Tuesday, January 19, 2016

How to Write a (Good) Indie Crochet Pattern

Have you ever wanted to write your own crochet pattern? There are so many folks out there with creative ideas that they want to share with others. The internet has made it possible for an idea to be shared faster than ever and to many people at once. However, there are responsibilities that come with this rapid transmission of information, if only to oneself. How will people perceive you based on your work? A typo might not mean that much when texting with a friend, but in a pattern it could really frustrate the people you are trying to share your ideas with. Trust me, I've learned the hard way :) No one is perfect and there is always a learning curve, but today I'd love to share my pattern writing tips with you. I hope that they help you to avoid some of the mistakes I've made and give you confidence as you create.

Here are some basic steps to take when writing an indie crochet pattern for self-publishing. Note that this is not a tutorial on how to get your patterns published in books and magazines. I am in the process of doing that right now, so I'll let you know after I'm done if I have any tips for you :) As a side note, please note that every designer is different. These tips are based on what has worked well for me.

You've got an idea. That's great! An idea is special, but don't let it become your "baby". You will likely need to change it in some way. If you get too attached to the very first thing you come up with, it's going to be difficult for you to make your pattern the best that it can be. Ask yourself hard questions... Has this idea been done before? If so, how is your version different/better? Is this a pattern someone will be able to figure out by looking at the picture? Does that matter to you? The most successful pattern will be one that is difficult for others to replicate without your unique instructions. It will also be something that is desirable to a specific group of people, your target audience. If you're not interested in getting paid for the pattern this is less of a concern (and I hope you have a good reason not to get paid for hours of hard work). In all cases you will want to refine your idea to the best of your ability. Don't be afraid to frog, both in real life and in your brain.

Now that your idea has been polished, you are likely chomping at the bit to get started. Hold up! First you need to figure out how your pattern will be presented. Will you be posting to a blog? Keep in mind that large image files may load slowly for some readers, potentially driving them away. Will you be uploading a PDF to Ravelry or another site? You will want to create a template for your crochet pattern, making sure to include all of the necessary information. Will this be passed out as a leaflet? Perhaps the quality of the paper matters. As soon as you start analyzing your medium of choice you will likely come up with a specific set of things to consider while formatting the pattern.

Here's one last thing to think about before you get your hook moving. Crochet patterns come in all kinds of styles. There are written patterns, photo tutorials, charts, diagrams, and video tutorials. You may be including only one of or a combination of these. Decide now what type of instructions best suit your pattern so that you can gather the necessary information as you go along. It's hard to include a photo tutorial of that special stitch if the item is complete and you forgot to take any photos. Make future you happy and save them some unnecessary work. Also, think of your audience. Something that seems easy to you may not be easy to them. You can help them out by including the same information in multiple styles so that hopefully one of them clicks.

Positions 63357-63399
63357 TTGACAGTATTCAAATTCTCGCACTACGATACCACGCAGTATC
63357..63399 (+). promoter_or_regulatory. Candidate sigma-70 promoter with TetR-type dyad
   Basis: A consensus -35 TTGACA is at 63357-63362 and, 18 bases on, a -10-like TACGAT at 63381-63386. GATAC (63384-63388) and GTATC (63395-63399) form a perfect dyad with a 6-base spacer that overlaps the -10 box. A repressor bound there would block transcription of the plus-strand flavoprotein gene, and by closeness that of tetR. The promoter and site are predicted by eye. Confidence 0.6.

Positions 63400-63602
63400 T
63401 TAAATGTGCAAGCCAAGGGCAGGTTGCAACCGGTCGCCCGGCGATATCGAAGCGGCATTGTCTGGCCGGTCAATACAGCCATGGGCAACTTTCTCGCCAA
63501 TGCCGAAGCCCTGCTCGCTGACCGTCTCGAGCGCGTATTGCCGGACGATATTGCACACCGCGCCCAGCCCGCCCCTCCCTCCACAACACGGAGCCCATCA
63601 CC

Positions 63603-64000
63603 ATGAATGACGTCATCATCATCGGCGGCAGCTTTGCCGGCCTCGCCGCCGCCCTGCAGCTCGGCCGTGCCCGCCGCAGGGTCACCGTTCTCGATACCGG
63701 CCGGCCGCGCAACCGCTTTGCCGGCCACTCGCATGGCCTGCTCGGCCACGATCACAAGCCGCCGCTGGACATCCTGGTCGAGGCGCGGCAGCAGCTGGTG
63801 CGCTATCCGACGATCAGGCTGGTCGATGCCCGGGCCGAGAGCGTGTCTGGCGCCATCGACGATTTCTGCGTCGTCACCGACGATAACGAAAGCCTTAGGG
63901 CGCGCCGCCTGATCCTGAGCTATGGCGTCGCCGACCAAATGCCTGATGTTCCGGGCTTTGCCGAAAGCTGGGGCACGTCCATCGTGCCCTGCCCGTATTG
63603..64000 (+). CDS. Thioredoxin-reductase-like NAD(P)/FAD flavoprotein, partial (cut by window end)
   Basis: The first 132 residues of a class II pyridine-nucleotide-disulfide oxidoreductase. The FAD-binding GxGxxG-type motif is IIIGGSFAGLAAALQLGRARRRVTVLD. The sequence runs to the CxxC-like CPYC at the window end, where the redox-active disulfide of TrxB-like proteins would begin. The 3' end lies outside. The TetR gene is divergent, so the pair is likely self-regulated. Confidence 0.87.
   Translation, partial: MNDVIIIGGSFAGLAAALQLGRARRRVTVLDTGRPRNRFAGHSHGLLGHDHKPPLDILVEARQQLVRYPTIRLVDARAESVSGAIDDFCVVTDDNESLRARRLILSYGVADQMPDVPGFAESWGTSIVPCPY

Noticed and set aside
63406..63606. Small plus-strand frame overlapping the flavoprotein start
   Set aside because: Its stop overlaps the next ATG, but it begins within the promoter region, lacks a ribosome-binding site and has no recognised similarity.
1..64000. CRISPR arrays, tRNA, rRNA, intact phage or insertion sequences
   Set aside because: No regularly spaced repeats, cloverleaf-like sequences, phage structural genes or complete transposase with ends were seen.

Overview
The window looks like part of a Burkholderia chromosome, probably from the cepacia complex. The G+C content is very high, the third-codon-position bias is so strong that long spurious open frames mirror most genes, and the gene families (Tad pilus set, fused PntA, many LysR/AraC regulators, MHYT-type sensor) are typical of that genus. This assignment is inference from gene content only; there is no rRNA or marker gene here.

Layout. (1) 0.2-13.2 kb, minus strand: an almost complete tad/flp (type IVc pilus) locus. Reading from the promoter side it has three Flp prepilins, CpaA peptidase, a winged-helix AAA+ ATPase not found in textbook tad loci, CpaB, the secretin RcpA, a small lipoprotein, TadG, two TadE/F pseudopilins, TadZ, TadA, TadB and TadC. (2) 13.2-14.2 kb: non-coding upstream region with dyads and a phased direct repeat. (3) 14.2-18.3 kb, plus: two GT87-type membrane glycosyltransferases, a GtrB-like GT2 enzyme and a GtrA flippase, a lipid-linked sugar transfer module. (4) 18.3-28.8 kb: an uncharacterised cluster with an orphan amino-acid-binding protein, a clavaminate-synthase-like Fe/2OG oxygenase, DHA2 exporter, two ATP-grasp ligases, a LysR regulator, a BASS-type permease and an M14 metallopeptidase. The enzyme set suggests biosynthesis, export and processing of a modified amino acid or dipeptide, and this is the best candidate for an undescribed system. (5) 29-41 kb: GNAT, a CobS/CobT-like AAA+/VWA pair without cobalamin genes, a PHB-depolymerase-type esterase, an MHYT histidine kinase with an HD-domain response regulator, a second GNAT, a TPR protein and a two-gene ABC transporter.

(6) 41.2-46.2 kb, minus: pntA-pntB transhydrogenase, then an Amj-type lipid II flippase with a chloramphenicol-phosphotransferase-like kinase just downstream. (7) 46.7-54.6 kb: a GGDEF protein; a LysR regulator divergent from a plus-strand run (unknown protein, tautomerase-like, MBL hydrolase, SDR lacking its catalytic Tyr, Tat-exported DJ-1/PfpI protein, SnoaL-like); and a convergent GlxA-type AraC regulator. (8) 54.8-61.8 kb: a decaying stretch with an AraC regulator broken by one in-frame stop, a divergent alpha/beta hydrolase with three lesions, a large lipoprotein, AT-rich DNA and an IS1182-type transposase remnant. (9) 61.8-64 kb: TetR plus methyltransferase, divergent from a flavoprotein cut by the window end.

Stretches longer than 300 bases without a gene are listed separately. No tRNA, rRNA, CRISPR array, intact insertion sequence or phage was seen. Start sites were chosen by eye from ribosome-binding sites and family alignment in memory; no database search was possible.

That's right, you can totally get hooking now! As you do, remember to record everything you are doing. Seriously. No, you will not "just remember" that you chose to count the turning chain as a stitch for one part of the pattern and not another. It's much safer and easier to record everything as you go along rather than trying to recount a bunch of stitches while spreading things out and wondering where exactly the slip stitch went. Remember, this is like the scientific method. You need to keep track of every variable and process so that someone else can precisely replicate your result. As you become more adept at pattern writing there will be exceptions to this rule. I could probably write a simple beanie in my head without even making it (but I wouldn't!). As you start out you'll want to be strict with yourself. It doesn't matter if you record digitally or on paper. I happen to like paper because it feels better to me to write things down by hand... and I also have a pretty rainbow notebook.

Along with recording the process comes recording everything else as well. Everything. Else. Keep track of your yarn label because you'll want to share a lot of the information on it. Record what hook you are using in case the project and hook get separated. This is especially important if you have multiple styles of the same hook size. If it is a larger project, record how many skeins you started with. Eventually you'll also want to weigh your yarn to determine how much you used based on how much is left. This will require some math. Did you use any buttons or findings? You may want to keep track of where you purchased them. As you can see, there are many details to track.

This step is non-negotiable. Once your pattern has been completed and prepared you will be tempted to post it right away. After all, you spent all of that time focusing on details, right? I'm here to tell you that there is no substitution for field-testing your pattern. Pattern testers provide fresh eyes and perspective. They will let you know if part of the pattern confuses them, if the pictures aren't clear enough, if they can't find the type of yarn you used, or if they can't match your gauge. Your pattern will hopefully be worked up by many hobby crocheters, so it only makes sense to gather the thoughts and opinions of hobby crocheters. Additionally, editing should be a part of this process. Someone other than you needs to make sure all of the stitch counts are correct and that the wording is consistent. There are technical editors out there that you can pay for this service if desired. Use the comments of the people above to drive thoughtful revision and editing of your pattern.